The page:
Discover a world of comfort, security, and joy with assisted living in Florida! This charming corner of paradise isnt just for vacations; its an idyllic place to relish the golden years of life. More and more seniors are embracing the opportunity to swap the demands of maintaining a home for the ease and companionship of Floridas thriving assisted living communities.Imagine a life where your time is spent pursuing hobbies, making new friends, and savoring gourmet meals, instead of aging in place and tackling house chores or worrying about home upkeep. Assisted living communities promise a stress-free lifestyle, where assistance is always available and your day-to-day needs are catered to with warmth and professionalism.Many Florida seniors are exploring this enriching lifestyle and the options regarding amenities, location, safety, and benefits of assisted living communities. Of course, understanding the costs of assisted living and strategizing how to best finance it is a primary concern for most seniors and their families.This comprehensive guide will help you navigate these waters and provide you with 8 of the best ways to pay for assisted living in Florida.The Cost of Assisted Living in FloridaAssisted living communities are designed to offer personal care support to seniors in a residential setting that feels like home. They provide levels of services covering everyday activities such as bathing, dressing, managing medications, preparing meals, and more.Like the diverse range of homes youve lived in houses, apartments, townhomes, and condos prices can vary based on size, location, amenities, and the surrounding area. The same applies to assisted living communities. Many are luxurious, offering a lifestyle reminiscent of a five-star resort complete with top-tier dining and amenities. Others offer a comfortable, upscale environment or more modestly-priced options for those who are more budget-conscious.Besides your living quarters, the services offered can also differ based on the specific needs of seniors. These can range from help with daily tasks and medication management to coordinating doctors appointments and more.Nationwide, the average cost of assisted living is around $4,500 per month, as reported by Genworth Financial. The 2023 average cost of assisted living in Florida is also about $4,500 per month. However, the cost of assisted living in Florida can fluctuate depending on the county, location, and specific community. High-end luxury communities can reach monthly costs from $10,000 to $15,000 and above. However, more budget-friendly options exist that come in below the average monthly price of $4,500.Knowing how to choose the best financial option and community for you or your senior loved one can seem overwhelming. At Florida Senior Consulting, this is all we do. We are passionate about helping you choose the community that is best for you now and in the future.8 Best Ways to Pay for Assisted LivingSecuring your comfort and peace during your golden years doesnt have to be a financial burden. In Florida, there are numerous approaches and tactics to make paying for assisted living an achievable reality. This guide will unveil the top 8 strategies to ensure you not only get the best out of your retirement housing, but also maximize the benefits each dollar can provide. Lets embark on this journey together to optimize your resources, allowing you to experience the tranquility and fulfillment you truly deserve in your retirement.1. Private PayPersonal SavingsPersonal savings serve as a valuable resource when planning for senior living and care. Over time, you may have built up a nest egg through savings accounts, investments, or other assets. These funds are a testament to your lifes work and a key to unlocking the comfort and care you deserve in your golden years. Recognizing the earning power of these savings in relation to the monthly costs of assisted living can be a source of empowerment. By understanding the dynamics of your personal wealth, you can confidently navigate toward a future that is not only sustainable, but also enriched with the highest quality of life.Retirement IncomeEmbrace the fruits of your diligence by leveraging your retirement income to cover assisted living or memory care costs. This could include funds from your 401(k), IRAs, or other retirement savings plans. Keep in mind, although there may be tax implications during withdrawals, it is all part of a well-strategized financial plan to ensure your comfort and care.Lets remember the benefits of Social Security, a familiar staple of retirement income. It exists to lend a hand in offsetting some of your living costs. As of 2021, on average, retired workers received about $1,500 per month from Social Security benefits. While it may not foot the entire bill for assisted living or memory care, every bit contributes to creating a more accessible and enjoyable retirement lifestyle. After all, every dollar is a stepping stone on your path to an enriching, carefree life.Budgeting and Financial ManagementEffective budgeting and financial management are key when using personal income to pay for senior care. This might involve tracking income and expenses, prioritizing needs, and minimizing non-essential costs.Seeking advice from a financial planner or elder law attorney can be beneficial, especially for complex situations. These professionals can help create a financial strategy tailored to your specific needs and circumstances, potentially helping your savings stretch further.In the next sections, well explore additional income sources and financial strategies that can help Florida seniors cover the costs of assisted living. 2. Leveraging Social Security Benefits for Assisted LivingSocial Security benefits, a lifeline for many American seniors, can be an important source of income when planning for assisted living or memory care costs. While Social Security does not have benefits specifically for assisted living, understanding how the benefits work and how to maximize them can be an invaluable asset to you when financing senior care.Social Security Benefits: A Helpful Boost for Assisted LivingThink of Social Security benefits as a beautiful reflection of your lifes work. Theyre based on your lifetime earnings and designed to supplement your income when you retire. Even though they may not have been specifically devised to cover the costs of assisted living or memory care, they undoubtedly play a significant role in reducing these expenses.Remember, while the average Social Security benefit around $1,500 per month in 2021 might not cover the entire cost of assisted living or memory care in Florida, it significantly lightens the load. Hence, exploring additional income sources or financial strategies becomes a necessity and an opportunity to craft a personalized and comprehensive plan for a worry-free future.Optimizing Your Social Security BenefitsConsider these exciting ways to make the most out of your Social Security benefits:Postponing Benefits: Did you know that if you hold off on receiving your Social Security benefits until after your full retirement age (FRA), you could increase your benefit by 8% per year up until age 70? Even though you can start receiving benefits as early as 62, waiting a few years could mean more monthly income!Claiming Spousal Benefits: If youre married, you have the unique opportunity to claim benefits based on your spouses work record. This could be especially beneficial if your spouse has higher lifetime earnings than you.Understanding the Earnings Test: If you claim Social Security benefits before your FRA while still working, your benefits might be temporarily reduced based on your earnings. Understanding this earnings test lets you strategically plan when to claim benefits.A professional advisor can illuminate these strategies and help determine your best path. After all, its about creating the most vibrant, care-free retirement lifestyle possible. 3. Embrace the Power of Pensions in Planning Your Assisted LivingPensions, a type of retirement benefit offering regular income, are akin to a treasure chest, continually providing you with valuable resources as you plan for your assisted living costs.By understanding how your pension works and how it can contribute to your care costs, you can design an effective financial plan that ensures your peace of mind.Exploring the World of PensionsDepending on your work history, various types of pensions might be available to you:Public Pensions: Generally offered to our valuable public servants, like teachers, police officers and other government workers.Private Pensions: Granted by private-sector employers, these pensions, although less common nowadays, can form a significant income source for those lucky enough to have them. Many Florida seniors have private pensions.Military Pensions: Specifically designed for veterans and their survivors, these pensions vary depending on factors like service duration and rank.Each type of pension comes with its unique set of rules and benefits, making it all the more important to grasp the specifics of your pension plan.How Pension Funds Contribute to Senior CareLets envision how your pension income can help shoulder the costs of assisted living or memory care. For example, suppose your pension provides $2,500 per month, and the cost of assisted living in Florida is $3,500. In that case, your pension already covers a substantial chunk of that cost.However, remember that your pension is just one piece of the puzzle. It may only cover some of your care costs, particularly if you require more expensive assistance like memory care. But, keep in mind you can combine your pension income with other various financing strategies.Maximizing Your Pension BenefitsMaximizing your pension benefits depends on the unique specifics of your pension plan. Some plans may present the option of a lump-sum payout, which can provide a more significant sum upfront but would eliminate the regular monthly payments.This is where a financial advisor becomes your trusted companion, helping you understand the best strategies for your situation and ensuring youre extracting the most value from your pension benefits.As we further explore financial strategies for assisted living, the upcoming sections will introduce other potential income sources, including long-term care insurance, veterans benefits, and more. These can all be pieces of your overall strategy. 4. Medicare and MedicaidMedicare Does Not Pay For Assisted Living ResidencesSeniors are often surprised to find that Medicare is almost no help with assisted living costs. Medicare does not pay for assisted living, although there are some limited benefits for short-term stays in Medicare-certified skilled nursing facilities.Medicaid Is Extremely Limited and Can Take YearsFor seniors over 65, Florida Medicaid is an extremely limited program. The senior must be in need of nursing-facility-level care and must not have more assets or income than the States low threshold. And, there is a waitlist that can take years to access the program, designed to help the frailest and neediest first. Expecting Medicaid to help with assisted living needs may not be the best option because of the complexity, uncertainty, and length of time required for accessing any benefits at all.In Florida, the program provides different types of assistance for long-term care, including Nursing Home/Institutional Medicaid, the Statewide Medicaid Managed Care (SMMC) Program, and Medicaid for Aged and Disabled (MEDS-AD). If you need more information about this subject for Nursing Home or Memory Care, contact us here. 5. Harnessing Veterans BenefitsIf youve served in the U.S. military, you may be blessed with extra resources to help finance assisted living or memory care. These resources are veterans benefits from the U.S. Department of Veterans Affairs (VA).The Aid & Attendance (A&A)Think of the A&A as a bonus added to your monthly pension. However, its important to note that eligibility for this assistance is a prerequisite. A veteran may qualify for A&A if:They need the aid of another person for everyday personal functions like bathing, feeding, dressing, and others.They are bedridden due to a disability, separate from any treatment or convalescence.They are in a nursing home due to mental or physical incapacity.They are blind or nearly blind with corrected visual acuity of 5/200 or less in both eyes.The Housebound BenefitSimilar to the A&A, the Housebound benefit is an additional amount to your monthly pension. Its designed for veterans who:Have a single permanent disability evaluated as 100% disabling and, due to such disability, are substantially confined to their immediate premises.Have a single permanent disability evaluated as 100% disabling and another disability or disabilities evaluated as 60% or more disabling.Veterans Benefits are Often OverlookedVeterans benefits are valuable, significantly alleviating the financial strain associated with assisted living and memory care. Its recommended to contact the VA directly or work with an informed advisor to fully comprehend your eligibility and the application process.Remember that veterans benefits extend to more than just the veterans themselves spouses and surviving spouses could also be eligible. So, its worth pursuing this avenue when strategizing financing assisted living or memory care if you think you might qualify.Heres a quick summary of the Aid & Attendance benefits eligibility and application process:Eligibility for Aid & Attendance Benefits:Service Requirement: The veteran must have served at least 90 active days of military service, with a minimum of 1 day during a wartime period. The discharge should not be dishonorable.Medical Necessity: The veteran or surviving spouse must require assistance with activities of daily living (ADLs).Financial Requirement: The veterans household should have unreimbursed and recurring income for medical expenses, including assisted living and home care fees.Application Process:This process involves submitting an application form (VA Form 21-2680) for increased pension due to regular aid and attendance needs. This form is submitted to the Pension Management Center (PMC) serving your state. Along with the form, medical evidence like a doctors report indicating the need for aid and attendance of another person should be provided.6. Using Long-Term Care Insurance for Assisted LivingSuppose you are fortunate enough to have an active, long-term care insurance policy. In that case, you certainly want to apply those benefits to help with the cost of your assisted living. About 7 million US residents have some type of long-term care insurance in place. Different policies and programs specify what the plans will and will not pay for and for how long. Many policies do not cover assisted living at all.Good long-term care insurance is like your personal safety net, designed to support you with long-term services and personal or custodial care. This insurance covers a spectrum of care options and services, including home care, assisted living, memory care, and nursing home facilities.What is Long-Term Care Insurance?Long-term care insurance is a specialized insurance policy that provides coverage for long-term care costs. Its important to remember that long-term care isnt just medical treatment, but also assistance with essential personal tasks or activities of daily living (ADLs). This insurance is a crucial pillar in planning your future healthcare needs, helping safeguard your savings and ensuring your financial independence.Newer policy programs have more options, including hybrid policies with some life insurance features. But the best time to buy a long-term care policy is when you are younger, because the older you are, the more expensive the premiums will be. Also, you need to read your policy well to understand the specific benefits and exclusions, such as pre-existing conditions. Benefits of Long-Term Care InsuranceWith long-term care insurance, you can cover the cost of care not usually covered by health insurance, Medicare, or Medicaid. Its a comprehensive plan covering home care, assisted living, adult daycare, respite care, hospice care, nursing homes, Alzheimers facilities, and even home modifications like stair lifts or ramps.Choosing a Long-Term Care Insurance PolicyWhen picking a long-term care insurance policy, know the daily or monthly benefit, duration, and inflation protection. These factors will influence the cost of your premiums and the amount of coverage you obtain.Special Considerations for Florida ResidentsFlorida residents should note that the cost of long-term care in Florida may exceed the national average a bit. Therefore, a higher daily or monthly benefit policy could be a smart move. Moreover, Floridas Long-Term Care Partnership Program offers some strategic advantages for Medicaid planning.Application and EligibilityThe application process for long-term care insurance might require you to answer some health-related questions and potentially undertake a physical examination. Insurance companies will consider your age, health, and the type of coverage you want when deciding the policy terms and costs.As with many things in life, the best time to get long-term care insurance is well before you need it. The younger you are, the cheaper it is. While traditional long-term care insurance is available to people ages 18-79, it is very expensive in your 70s. And as you get older, the odds of you having poor health conditions increases, and you might not qualify at all. If possible, get some long-term care insurance while you are healthy and in your 50s or 60s. 7. Life Insurance Policies and AnnuitiesLife insurance policies and annuities can be excellent tools in planning for long-term care, such as assisted living. Heres how you can leverage these financial assets to help offset these costs:Life InsuranceLife insurance policies can offer robust support in funding long-term care costs. Here are a few ways to use life insurance to your advantage:Accelerated Death Benefits (ADB): Certain life insurance policies come with an ADB clause, enabling policyholders to get an advance on their life insurance death benefit, tax-free, while they are still alive. This provision comes into play if the policyholder has a terminal illness or needs long-term care.Life Settlements: In a life settlement scenario, you sell your life insurance policy to a third party at its present value to generate immediate funds, which can then be utilized to pay for care.Viatical Settlements: Much like life settlements, viatical settlements involve selling your life insurance policy to a third party. These are primarily for individuals with a terminal illness and usually yield a higher payout than a regular life settlement.Conversion to Long-Term Care Policy: Some life insurance policies can be transformed into a long-term care policy, providing a financial cushion for care costs.AnnuitiesAn annuity is a financial product that you purchase upfront. In return, it provides you with regular payouts over a specified period of time. Here are different ways annuities can fund long-term care:Immediate Annuities: With immediate annuities, a single payment at the start ensures you start receiving payouts immediately. This can offer a steady income stream to cover care expenses.Deferred Annuities: In a deferred annuity, your initial payment is invested for a duration until you decide to kickstart the annuitization phase. At that point, you begin receiving payouts. Deferred annuities can be an effective way to plan for future long-term care requirements.Qualified Longevity Annuity Contracts (QLACs): A QLAC is a deferred income annuity that initiates payouts at a later age (up to age 85). This can be an essential source of income in later life when long-term care costs could be higher.Professional AdviceLeveraging life insurance policies and annuities for long-term care costs involves crucial financial decisions. Consulting with a financial advisor or insurance professional is highly recommended to ensure you understand all the implications and select the most beneficial course of action tailored to your specific circumstances. 8. Real Estate Options for Assisted Living PaymentsSuppose your senior loved one owns real estate. In that case, there are several options to help pay any assisted living expenses when they move to their new residence. The 3 main categories are selling, using the equity, or renting the property.Since we live in Florida, there is always an active real estate market. About 1,000 people a day move to Florida. Nationally, Florida cities rank at the top of the most popular cities to move to, including #1 Tampa, #2 Orlando, #6 Jacksonville, and #13 Miami.Selling Your Florida House for Assisted LivingSelling a seniors house is one of the most common ways to pay for assisted living. During the seniors lifetime, when they bought a new house, it was usually with the proceeds from the sale of the prior house. The same thought pattern is common here. Some advantages to selling your home are:You get a lump sum payment to pay any current medical bills and the cost of moving to your new assisted living community.You no longer have to maintain the home or make any mortgage or insurance payments.Proceeds from most home sales are tax-free.And with a strong Florida real estate market, quick closings and cash buyers are very common.Renting Your HouseRenting your house is another option. Your house becomes a monthly cash-generating asset to help pay assisted living expenses. The Florida rental market is traditionally strong, so this might be a good option for you. You will have to enlist a property manager, or helpful relative, to manage the property, handle repairs and collect the rent. One nice benefit is that you can leave the property to your loved ones in your will.On average, a 950-square-foot apartment in Sarasota will rent for $2,160. Of course, this price is higher when renting a larger home, with the median home rental cost in Sarasota being $3,200. This cost is 52% higher than the median for home rentals in the US. These numbers show that there is a chance to make a significant amount of money by putting your house or apartment up for rent.Overall, renting out your residence instead of putting it up for sale can be a smart choice for those who are willing and able to do so. It is an especially helpful strategy for those who are looking to earn extra monthly cash while keeping the asset in their family.Real Estate Loans for Assisted LivingWith a loan against your house, you can have the equity work for you. There are 2 common types of loan strategies used with assisted living funding:Bridge Loan and a SaleIf the seniors move to assisted living needs to be done quickly, there may not be enough time to sell the house first. However, it is simple to get a short-term bridge loan very quickly using the equity in the house. You can use this money for immediate needs. When the house sells, the bridge loan is paid off. And you can put the remainder of the sales proceeds into an account for future assisted living expenses. A HELOC and a RentalIf you decide to keep the seniors house for rental income, you can still get a lump sum of money with a home equity line of credit (HELOC). This gives you the advantage of:Getting a tax-free lump sum of cash.Using the rental income to pay back the HELOC and help with assisted living costs.Keeping the house in the family.Receiving the benefits of appreciation when the house increases in value.These decisions can be complicated and come with tax issues to consider. But, they are also very powerful and important. It is always wise to meet with a certified financial advisor, specifically one who specializes in working with seniors. A financial advisor can holistically assess your financial situation and help you make the most cost-effective decisions for how to pay for senior living. Unlocking the Inside Track Insider SecretsIts often said that we dont know what we dont know.Gaining access to the best financial strategies when exploring assisted living communities requires in-depth industry knowledge. Like any complex industry, some unique strategies and techniques are not readily apparent to outsiders.Certain communities may offer flexibility with initial fees, accept evidence of a future real estate closing, or provide leeway as you apply for veterans or other benefits. But how do you identify these communities and find these opportunities?Every senior and their family desires the best financial arrangement possible. However, navigating the assisted living marketplace can be a daunting task, with most people unsure about where to start or which questions to ask.Your Free, No-Strings-Attached Consultation with the ExpertsMaking decisions on funding assisted living can feel like a monumental task. Comparing communities, understanding financial commitments, and securing the best price and terms can be challenging.Allow us to lighten your load with a free, no-obligation consultation to help you secure the best financial terms when exploring assisted living communities. Plus, our assistance in helping you tour, choose, and move into your perfect senior living community comes at no cost to you!We are a Florida-based company with a specialized understanding of the Florida senior market. Navigating senior options can be puzzling, but its our sole focus.We assist seniors in identifying their optimal next steps and finding the most affordable path for their transition.Our team includes certified staff and licensed nurse advocates, backed by decades of experience in the field. Your senior living experience should be on your terms, and the choice should always be yours.Reach out to us, and we will answer all your questions and help you decide what is best for you or your senior loved one. For peace of mind, call (941) 661-6196 or visit us at FloridaSeniorConsulting.com.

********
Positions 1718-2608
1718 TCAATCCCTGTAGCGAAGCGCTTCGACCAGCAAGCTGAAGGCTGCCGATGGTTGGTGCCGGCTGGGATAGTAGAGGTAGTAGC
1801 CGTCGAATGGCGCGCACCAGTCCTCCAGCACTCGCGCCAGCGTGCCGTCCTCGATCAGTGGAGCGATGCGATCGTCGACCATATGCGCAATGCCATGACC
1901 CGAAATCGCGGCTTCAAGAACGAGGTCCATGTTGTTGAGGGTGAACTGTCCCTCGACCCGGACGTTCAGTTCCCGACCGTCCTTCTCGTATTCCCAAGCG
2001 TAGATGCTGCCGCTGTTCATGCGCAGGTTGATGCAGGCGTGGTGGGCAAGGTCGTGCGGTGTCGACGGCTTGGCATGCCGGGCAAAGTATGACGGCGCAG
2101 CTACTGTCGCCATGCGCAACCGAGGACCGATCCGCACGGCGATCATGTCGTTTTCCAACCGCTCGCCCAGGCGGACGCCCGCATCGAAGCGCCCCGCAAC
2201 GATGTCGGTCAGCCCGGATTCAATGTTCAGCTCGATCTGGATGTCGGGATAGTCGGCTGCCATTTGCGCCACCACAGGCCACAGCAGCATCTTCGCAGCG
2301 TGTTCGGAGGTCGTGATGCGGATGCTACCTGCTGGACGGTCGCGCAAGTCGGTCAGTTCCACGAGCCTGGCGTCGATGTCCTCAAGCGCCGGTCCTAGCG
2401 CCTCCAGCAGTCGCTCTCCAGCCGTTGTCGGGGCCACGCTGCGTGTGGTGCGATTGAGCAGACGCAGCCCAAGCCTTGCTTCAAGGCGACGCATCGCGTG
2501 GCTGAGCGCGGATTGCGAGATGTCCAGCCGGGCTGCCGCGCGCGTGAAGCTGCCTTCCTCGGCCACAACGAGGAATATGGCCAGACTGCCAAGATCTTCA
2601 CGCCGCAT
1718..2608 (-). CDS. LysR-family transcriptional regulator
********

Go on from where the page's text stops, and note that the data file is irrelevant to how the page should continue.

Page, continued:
8 Ways to Pay for Assisted Living in Denver ColoradoFiguring out how to pay for assisted living can be terrible, but its also unavoidable. A little preparation can go a long way. If you arent prepared to pay out of pocket, then you should probably reach out to our team of local experts who can help you explore in more detail the ways you can pay for Assisted Living.Eight Ways to Pay for Assisted living in DenverAt Stacy's Helping Hand, Inc we advise families with the following eight ways to cover the costs of assisted living in Denver:1.Plan Ahead and BudgetWhile this seems smart, most people do not put the money aside. Life can be hectic and unexpected. For those who are planning on the unexpected well ahead of time might also consider2.Long Term Care Insurance (LTCI)Long term care insurance is for the lucky few people whove prepared and put the money aside for the specific purpose of needing it for long term care in the future. While this is a great benefit to have built-in to your plans, the benefits vary dramatically from one plan to another. Payouts range from $50 to $300 a day and are contingent on meeting certain diagnoses. LCTI may not be an option due to policy requirements, but many people have another form of insurance that can be useful.3.Your Existing Life Insurance PolicyMany life insurance policies allow you to cash-in for accelerated benefits that you can use while you are still alive. Even for plans that dont have this option, you can transfer the plan to another policyholder that will offer cash out option. Your life insurance is like a deferred Annuity that you created a long time ago and forgot about, but if you didnt get life insurance when you were young, you can still get an4.Immediate AnnuityAnnuities can be pretty tricky business. You shouldnt consider one unless you are using the guidance of a financial advisor who is looking out for your best interests. In the case that an annuity isnt an option, many people can still5.Sell, Rent or Reverse Mortgage a HomeMany middle class Americans dont have much retirement savings to speak of, but they do own homes. Home ownership has been an especially valuable source of retirement savings for seniors in the Denver Metro area. As a result of appreciating home values and rising rent, seniors can sell, rent or reverse mortgage their homes to help pay for assisted living. If the need for money is more immediate and assets havent sold yet, people can get a6.Bridge LoanFor those who need cash now, but need time for their valuable assets to sell, such as their home, a bridge loan can help seniors pay for Assisted Living Facilities to fill the gap between when they need cash and when they have cash from their sale. For those who dont have as much cash or income, there are still options such as7.SSI/Medicaid/InnovAgeMedicare and regular Medicaid doesnt cover long term care such as Assisted Living, but if you dont have savings or assets, you can apply for a Home and Community Based Services (HCBS) waiver through Medicaid. In the Denver area, there is an organization that can help people who need Colorado-specific Medicaid through the government-backed non-profit InnovAge. You apply for Medicaid through the InnovAge program, and they handle your case. For more complicated cases or if you want someone to hold your hand through the process, a Medicaid specialist such as a local Colorado company, Helping Hands Consulting is a good idea.The typical Medicaid payout is $700/month but assistance goes as high as $2,250/month and supplements SSI and SSDI. Medicaid wont entirely cover the cost of Assisted Living, but it can make a large dent. Only some assisted living communities will accept Medicaid, and Medicaid beds are usually limited, but either way, seeking professional help throughout the Medicaid process can alleviate the stress and ensure that all the information is provided when the application is submitted.8.VA BenefitsVeterans benefits can be used to pay for residential care in a variety of situations. One set of benefits is available to those with service-related injuries or disabilities; another set of benefits, known as Aid and Attendance, is available to any veteran or surviving spouse whos disabled and whose income is below a certain limit.Receiving Medicaid and VA Benefits can be a tricky and time-consuming process. If you reach out to us today, we can help you navigate these complex systems and find you the right Assisted Living facility for your needs in the Denver Metro area.Finding the best Assisted Living community options for seniors is our specialty. If you have a question about Assisted Living in Denver CO metro area, give us a call at the number above.